'Shades of badness' in math, reading scores
The longer urban schools stayed closed the worse their fourth-graders are doing in math, concludes an analysis of National Assessment of Educational Progress NAEP) data by The 74, writes Asher Lehrer-Small. Looking at districts, rather than states, showed the link.
“The districts with more remote learning have larger test score losses,” said Emily Oster, a Brown University economics professor who also analyzed the results.
“It was very hard for the little kids to focus on Zoom,” said Robin Lake, director of the Center on Reinventing Public Education. Her research finds school closures led to "severe negative academic impacts, especially for younger students and those living in poverty."
“Schools stayed closed too long, especially in urban areas,” Lake said, noting that her judgment is much easier to make now with the benefit of hindsight as opposed to during the height of COVID when the science on infections and transmissibility was still coming into focus.
The variation in the NAEP results represents “shades of badness,” she said. “Some states are celebrating not being as bad as other states, but nobody has much to celebrate here.”
We need to admit that school closures were a mistake, writes Derek Thompson in The Atlantic. Yes, there are other factors explaining why students learned less, he writes, but this was the big one.
A 2022 paper published by the National Center for Analysis of Longitudinal Data in Education Research concluded that the shift to remote or hybrid school during the pandemic “had profound consequences for student achievement.” . . . especially in high-poverty areas, students lost more ground the longer they were remote.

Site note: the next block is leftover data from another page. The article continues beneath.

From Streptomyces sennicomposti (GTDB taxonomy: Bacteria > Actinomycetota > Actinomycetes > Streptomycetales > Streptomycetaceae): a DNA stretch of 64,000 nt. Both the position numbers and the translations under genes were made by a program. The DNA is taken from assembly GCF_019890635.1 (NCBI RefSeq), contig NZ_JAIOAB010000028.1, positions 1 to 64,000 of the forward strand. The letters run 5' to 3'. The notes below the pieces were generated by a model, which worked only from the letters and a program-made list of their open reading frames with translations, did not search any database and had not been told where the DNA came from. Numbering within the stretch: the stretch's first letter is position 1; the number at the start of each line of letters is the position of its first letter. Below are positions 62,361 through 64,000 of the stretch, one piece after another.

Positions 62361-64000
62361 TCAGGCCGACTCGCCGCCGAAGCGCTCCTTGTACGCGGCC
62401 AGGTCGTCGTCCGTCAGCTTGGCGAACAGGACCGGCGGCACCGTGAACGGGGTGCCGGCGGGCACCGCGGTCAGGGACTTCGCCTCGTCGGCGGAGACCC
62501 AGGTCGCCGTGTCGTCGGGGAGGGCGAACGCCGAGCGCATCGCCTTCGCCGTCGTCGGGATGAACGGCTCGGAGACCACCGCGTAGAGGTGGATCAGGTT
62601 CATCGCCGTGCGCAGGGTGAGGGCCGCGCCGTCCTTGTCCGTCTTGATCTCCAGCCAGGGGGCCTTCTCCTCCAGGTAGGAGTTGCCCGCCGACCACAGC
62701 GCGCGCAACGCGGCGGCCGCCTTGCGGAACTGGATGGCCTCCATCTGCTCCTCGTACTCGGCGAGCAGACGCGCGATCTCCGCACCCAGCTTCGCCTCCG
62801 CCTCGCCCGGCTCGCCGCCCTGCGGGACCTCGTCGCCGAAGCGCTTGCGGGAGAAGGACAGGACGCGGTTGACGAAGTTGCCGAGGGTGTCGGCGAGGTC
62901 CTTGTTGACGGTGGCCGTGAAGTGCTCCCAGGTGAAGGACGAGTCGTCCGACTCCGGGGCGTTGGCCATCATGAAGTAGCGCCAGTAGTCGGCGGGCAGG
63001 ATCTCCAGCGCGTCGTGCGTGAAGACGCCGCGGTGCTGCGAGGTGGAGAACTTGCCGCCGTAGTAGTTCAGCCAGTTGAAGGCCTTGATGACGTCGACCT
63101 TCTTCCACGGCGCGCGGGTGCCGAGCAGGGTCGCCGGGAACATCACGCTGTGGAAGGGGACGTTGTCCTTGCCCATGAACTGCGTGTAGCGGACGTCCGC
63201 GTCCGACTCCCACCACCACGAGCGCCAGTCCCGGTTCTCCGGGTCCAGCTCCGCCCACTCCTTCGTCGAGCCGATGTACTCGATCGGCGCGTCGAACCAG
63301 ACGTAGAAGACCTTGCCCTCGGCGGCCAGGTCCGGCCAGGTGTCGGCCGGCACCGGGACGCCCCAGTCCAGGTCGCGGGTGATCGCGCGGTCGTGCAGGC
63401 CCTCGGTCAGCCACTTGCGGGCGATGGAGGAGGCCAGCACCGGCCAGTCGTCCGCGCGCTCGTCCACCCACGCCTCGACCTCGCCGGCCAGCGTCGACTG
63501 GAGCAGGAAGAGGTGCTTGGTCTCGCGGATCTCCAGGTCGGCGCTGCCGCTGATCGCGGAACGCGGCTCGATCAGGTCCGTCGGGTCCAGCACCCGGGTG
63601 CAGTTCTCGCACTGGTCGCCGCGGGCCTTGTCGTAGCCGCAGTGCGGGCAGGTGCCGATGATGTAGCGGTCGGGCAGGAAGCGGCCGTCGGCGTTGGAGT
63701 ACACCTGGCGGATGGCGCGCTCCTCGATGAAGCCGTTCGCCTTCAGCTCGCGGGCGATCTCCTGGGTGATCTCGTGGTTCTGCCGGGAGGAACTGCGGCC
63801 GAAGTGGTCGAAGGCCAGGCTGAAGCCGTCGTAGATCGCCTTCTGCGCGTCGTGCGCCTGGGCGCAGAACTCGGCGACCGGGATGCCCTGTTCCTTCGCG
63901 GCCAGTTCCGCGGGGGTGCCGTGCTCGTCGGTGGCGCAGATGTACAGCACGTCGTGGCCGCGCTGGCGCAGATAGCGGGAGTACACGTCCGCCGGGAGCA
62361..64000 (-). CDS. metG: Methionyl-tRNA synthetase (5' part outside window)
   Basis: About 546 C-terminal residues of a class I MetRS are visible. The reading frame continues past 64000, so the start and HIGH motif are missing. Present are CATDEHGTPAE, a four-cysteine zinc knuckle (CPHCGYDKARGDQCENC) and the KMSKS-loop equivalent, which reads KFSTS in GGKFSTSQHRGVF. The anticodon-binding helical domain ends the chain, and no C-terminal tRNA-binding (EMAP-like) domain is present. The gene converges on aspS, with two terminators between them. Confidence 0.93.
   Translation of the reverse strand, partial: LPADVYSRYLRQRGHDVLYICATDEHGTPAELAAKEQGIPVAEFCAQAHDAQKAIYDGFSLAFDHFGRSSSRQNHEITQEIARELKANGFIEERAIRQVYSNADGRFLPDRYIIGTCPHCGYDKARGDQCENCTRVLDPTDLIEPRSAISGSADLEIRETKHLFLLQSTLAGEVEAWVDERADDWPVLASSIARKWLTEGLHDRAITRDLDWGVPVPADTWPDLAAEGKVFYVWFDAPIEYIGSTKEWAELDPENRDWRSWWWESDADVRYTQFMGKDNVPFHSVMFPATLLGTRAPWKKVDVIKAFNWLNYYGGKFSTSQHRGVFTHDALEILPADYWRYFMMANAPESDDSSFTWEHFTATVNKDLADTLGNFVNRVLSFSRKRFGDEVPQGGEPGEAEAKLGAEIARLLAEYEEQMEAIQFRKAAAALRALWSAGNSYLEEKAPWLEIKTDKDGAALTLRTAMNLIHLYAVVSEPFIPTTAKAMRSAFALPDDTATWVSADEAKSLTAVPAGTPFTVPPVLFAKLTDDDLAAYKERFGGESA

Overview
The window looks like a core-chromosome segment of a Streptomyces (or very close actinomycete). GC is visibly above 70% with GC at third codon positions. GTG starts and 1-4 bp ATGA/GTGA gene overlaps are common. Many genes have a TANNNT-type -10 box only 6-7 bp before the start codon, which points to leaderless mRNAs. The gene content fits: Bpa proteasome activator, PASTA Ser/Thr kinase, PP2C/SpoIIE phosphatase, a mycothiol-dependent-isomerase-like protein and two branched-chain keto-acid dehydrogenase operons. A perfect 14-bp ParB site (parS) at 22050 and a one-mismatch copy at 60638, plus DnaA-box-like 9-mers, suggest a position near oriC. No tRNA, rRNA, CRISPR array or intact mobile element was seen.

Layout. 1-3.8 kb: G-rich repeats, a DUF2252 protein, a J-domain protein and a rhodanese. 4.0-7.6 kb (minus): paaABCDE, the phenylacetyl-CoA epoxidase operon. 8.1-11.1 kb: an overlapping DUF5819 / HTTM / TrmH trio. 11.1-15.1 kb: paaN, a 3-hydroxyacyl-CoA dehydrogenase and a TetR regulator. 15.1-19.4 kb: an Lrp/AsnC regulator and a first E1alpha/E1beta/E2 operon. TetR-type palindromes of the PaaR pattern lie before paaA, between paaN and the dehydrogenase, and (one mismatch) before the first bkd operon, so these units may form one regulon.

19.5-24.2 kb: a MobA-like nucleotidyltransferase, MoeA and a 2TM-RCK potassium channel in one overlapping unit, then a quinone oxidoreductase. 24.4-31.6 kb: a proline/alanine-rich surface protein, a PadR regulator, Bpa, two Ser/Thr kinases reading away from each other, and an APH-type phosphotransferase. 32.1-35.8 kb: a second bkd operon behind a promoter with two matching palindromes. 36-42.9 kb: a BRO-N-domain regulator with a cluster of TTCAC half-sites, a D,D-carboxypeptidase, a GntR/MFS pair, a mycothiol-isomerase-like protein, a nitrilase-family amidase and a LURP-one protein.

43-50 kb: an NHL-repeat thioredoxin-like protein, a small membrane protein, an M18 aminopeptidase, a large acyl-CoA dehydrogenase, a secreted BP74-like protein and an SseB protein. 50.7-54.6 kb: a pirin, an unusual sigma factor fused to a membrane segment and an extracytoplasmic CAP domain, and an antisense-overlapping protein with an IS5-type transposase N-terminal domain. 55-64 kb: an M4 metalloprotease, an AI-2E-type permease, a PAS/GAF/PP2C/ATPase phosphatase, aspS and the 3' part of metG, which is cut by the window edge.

A 2022 Ohio State University study of declines in student achievement from March 2020 to spring 2021 came to a similar conclusion. Districts with fully remote instruction saw declines in test scores “up to three times greater than districts that had in-person instruction for the majority of the school year,” the researchers wrote. Once again, the declines were particularly stark for lower-achieving and minority students.
There's little evidence that keeping schools closed saved lives, writes Thompson. "Schools remained open in France, the United Kingdom, Germany, and Italy in late 2020 and early 2021," because policy makers relied on "reports that schoolchildren did not play a major role in community transmission." In addition, "evidence from Ireland, Singapore, Norway, Israel, South Korea, and North Carolina" showed that "young children were less likely than adults to get severely sick from COVID."
There's a media push to minimize the NAEP results. After all, writes David Wallace-Wells in the New York Times, what's a few points after a worldwide pandemic? He worries Democratic politicians will be blamed for extending school closures.
Jay Caspian Kang, writing in The New Yorker, also wants parents to calm down and lower their expectations. Parents' anxiety has been stoked by "the constant stream of stories about falling ACT and SAT scores, learning loss, and a generation of children who, absent some large-scale intervention, may fall well short of expectations." But, don't worry, because affluent, white students also did worse. And you wouldn't want Democrats might get the blame, would you?
The Chicago Sun-Times editorial board tells readers not to panic about test scores, Alexander Russo tweets. Only 17.3 percent of Chicago Public Schools' third-graders and 21.8 percent of eighth-graders met or exceeded standards in English Language Arts; in math, 19.5 percent of third-graders and 15.3 percent of eighth-graders were at or above grade level. Are students likely to improve? Fifty-four percent of Black students and 44 percent of Hispanics were chronically absent. But, don't panic.